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Automated eye-tracking systems can detect and analyze eye movements as a means to accurately diagnose more than 20 neurological diseases including mild traumatic brain injury. Mild traumatic brain injury is an occurrence of injury to the head resulting from blunt trauma or from acceleration or deceleration forces. Eye movement refers to the voluntary or involuntary movement of the eyes, helping in acquiring, fixating and tracking visual stimuli. There are three types of voluntary eye movement to track objects: smooth pursuit, vergence shifts and saccades. Vergence shifts are eye movements where the eyes move in opposite directions: moving to the midline in convergence or moving away in divergence. This project focused on creating a device to induce vergence eye movements via a laser source and a mirror galvanometer. The laser pointer is directed at the mirror galvanometer which then projects the laser point onto a screen that lies horizontally in front of the observer. As the laser dot moves back and forth from the viewer, the eyes converge as the dot moves toward the viewer and diverge as the dot moves away. The device will be used to develop a baseline of control data that can eventually be used to diagnose mild traumatic brain injury. Different eye trackers will be tested to determine the optimum technique for gathering vergence eye movement data.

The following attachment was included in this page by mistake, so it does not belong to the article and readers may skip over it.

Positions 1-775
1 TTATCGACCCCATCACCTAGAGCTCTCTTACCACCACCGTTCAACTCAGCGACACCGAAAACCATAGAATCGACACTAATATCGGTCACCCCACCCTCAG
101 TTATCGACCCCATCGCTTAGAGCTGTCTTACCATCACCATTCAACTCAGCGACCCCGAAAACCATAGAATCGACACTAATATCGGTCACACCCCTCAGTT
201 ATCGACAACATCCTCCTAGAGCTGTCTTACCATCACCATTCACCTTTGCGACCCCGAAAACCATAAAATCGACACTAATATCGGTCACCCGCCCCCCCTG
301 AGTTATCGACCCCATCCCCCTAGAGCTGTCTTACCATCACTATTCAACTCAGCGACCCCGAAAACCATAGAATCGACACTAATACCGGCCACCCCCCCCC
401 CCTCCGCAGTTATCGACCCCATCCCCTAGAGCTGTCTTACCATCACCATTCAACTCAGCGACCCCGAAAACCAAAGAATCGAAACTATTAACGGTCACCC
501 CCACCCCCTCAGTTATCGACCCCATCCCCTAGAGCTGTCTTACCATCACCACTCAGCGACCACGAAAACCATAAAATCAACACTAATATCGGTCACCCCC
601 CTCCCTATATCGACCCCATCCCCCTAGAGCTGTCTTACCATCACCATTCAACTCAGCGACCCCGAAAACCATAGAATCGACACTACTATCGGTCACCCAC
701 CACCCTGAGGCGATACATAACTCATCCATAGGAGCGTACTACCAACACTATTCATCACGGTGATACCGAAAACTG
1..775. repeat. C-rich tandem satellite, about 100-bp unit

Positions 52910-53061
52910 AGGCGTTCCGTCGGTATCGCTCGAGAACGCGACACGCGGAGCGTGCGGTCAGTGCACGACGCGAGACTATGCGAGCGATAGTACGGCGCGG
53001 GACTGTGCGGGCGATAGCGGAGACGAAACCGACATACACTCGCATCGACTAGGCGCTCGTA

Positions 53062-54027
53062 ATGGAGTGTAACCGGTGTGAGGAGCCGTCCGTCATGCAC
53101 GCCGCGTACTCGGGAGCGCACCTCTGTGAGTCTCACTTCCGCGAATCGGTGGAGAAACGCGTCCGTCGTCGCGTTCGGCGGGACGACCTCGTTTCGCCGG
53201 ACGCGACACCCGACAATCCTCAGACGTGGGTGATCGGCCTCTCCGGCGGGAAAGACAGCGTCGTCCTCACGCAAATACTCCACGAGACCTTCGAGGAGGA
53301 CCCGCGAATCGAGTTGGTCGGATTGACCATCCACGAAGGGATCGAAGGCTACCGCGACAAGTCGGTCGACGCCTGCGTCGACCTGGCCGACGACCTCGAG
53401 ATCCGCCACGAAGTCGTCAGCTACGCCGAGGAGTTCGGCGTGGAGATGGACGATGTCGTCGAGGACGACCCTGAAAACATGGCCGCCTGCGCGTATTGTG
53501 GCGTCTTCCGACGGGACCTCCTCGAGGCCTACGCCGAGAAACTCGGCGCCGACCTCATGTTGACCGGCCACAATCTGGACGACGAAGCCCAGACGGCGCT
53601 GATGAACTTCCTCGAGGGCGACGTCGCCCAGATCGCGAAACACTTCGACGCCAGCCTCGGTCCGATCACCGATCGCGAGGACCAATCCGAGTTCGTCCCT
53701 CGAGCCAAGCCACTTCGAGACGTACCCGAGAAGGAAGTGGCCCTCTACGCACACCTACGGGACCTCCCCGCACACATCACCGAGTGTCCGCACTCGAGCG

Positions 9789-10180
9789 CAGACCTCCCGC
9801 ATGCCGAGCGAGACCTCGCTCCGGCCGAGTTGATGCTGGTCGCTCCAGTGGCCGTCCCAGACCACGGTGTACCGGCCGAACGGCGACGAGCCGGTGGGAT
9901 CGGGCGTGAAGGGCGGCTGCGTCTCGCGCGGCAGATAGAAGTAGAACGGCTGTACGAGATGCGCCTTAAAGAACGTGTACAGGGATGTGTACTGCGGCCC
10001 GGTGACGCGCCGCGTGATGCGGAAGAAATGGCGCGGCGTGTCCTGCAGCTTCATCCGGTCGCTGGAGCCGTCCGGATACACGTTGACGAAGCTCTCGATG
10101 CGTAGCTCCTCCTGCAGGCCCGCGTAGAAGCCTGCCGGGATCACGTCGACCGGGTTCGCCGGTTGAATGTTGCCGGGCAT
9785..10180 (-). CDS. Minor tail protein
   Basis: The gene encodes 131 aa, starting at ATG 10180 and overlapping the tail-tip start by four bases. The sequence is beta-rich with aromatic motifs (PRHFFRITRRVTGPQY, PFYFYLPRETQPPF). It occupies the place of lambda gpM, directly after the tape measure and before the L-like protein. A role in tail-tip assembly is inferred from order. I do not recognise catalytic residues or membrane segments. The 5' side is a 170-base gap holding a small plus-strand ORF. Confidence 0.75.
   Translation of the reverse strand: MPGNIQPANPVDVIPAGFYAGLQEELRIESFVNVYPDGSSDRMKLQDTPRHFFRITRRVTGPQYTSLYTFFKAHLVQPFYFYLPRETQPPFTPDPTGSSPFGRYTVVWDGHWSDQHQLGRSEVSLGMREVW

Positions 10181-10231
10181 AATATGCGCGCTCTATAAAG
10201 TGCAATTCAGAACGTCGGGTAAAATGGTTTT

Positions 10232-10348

Publication Date


Subject Major(s)

Biomedical Engineering


Eye movement, Biomedical Engineering, Vergence, Eye Tracking, Mild Traumatic Brain Injury


Bioelectrical and Neuroengineering | Biomedical Devices and Instrumentation | Biomedical Engineering and Bioengineering | Other Analytical, Diagnostic and Therapeutic Techniques and Equipment

Current Academic Year


Faculty Advisor/Mentor

Paul A. Wetzel


© The Author(s)

Design and Creation of a Device to Induce Vergence Eye Movements